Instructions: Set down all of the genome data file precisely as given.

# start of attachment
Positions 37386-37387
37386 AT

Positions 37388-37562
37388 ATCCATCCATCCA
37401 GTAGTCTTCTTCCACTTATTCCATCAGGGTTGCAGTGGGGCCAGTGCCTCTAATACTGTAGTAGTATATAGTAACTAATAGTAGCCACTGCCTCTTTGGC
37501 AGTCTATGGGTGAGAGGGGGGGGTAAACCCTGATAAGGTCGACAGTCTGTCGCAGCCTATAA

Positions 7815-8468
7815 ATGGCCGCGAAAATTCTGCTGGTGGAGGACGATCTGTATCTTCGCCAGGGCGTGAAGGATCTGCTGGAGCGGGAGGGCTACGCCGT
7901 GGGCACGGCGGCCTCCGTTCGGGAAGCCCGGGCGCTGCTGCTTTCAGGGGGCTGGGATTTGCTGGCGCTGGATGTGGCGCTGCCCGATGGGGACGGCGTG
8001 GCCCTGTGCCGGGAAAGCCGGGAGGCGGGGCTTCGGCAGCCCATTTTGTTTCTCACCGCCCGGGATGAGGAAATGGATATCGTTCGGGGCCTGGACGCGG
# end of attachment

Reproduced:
Positions 37386-37387
37386 AT

Positions 37388-37562
37388 ATCCATCCATCCA
37401 GTAGTCTTCTTCCACTTATTCCATCAGGGTTGCAGTGGGGCCAGTGCCTCTAATACTGTAGTAGTATATAGTAACTAATAGTAGCCACTGCCTCTTTGGC
37501 AGTCTATGGGTGAGAGGGGGGGGTAAACCCTGATAAGGTCGACAGTCTGTCGCAGCCTATAA

Positions 7815-8468
7815 ATGGCCGCGAAAATTCTGCTGGTGGAGGACGATCTGTATCTTCGCCAGGGCGTGAAGGATCTGCTGGAGCGGGAGGGCTACGCCGT
7901 GGGCACGGCGGCCTCCGTTCGGGAAGCCCGGGCGCTGCTGCTTTCAGGGGGCTGGGATTTGCTGGCGCTGGATGTGGCGCTGCCCGATGGGGACGGCGTG
8001 GCCCTGTGCCGGGAAAGCCGGGAGGCGGGGCTTCGGCAGCCCATTTTGTTTCTCACCGCCCGGGATGAGGAAATGGATATCGTTCGGGGCCTGGACGCGG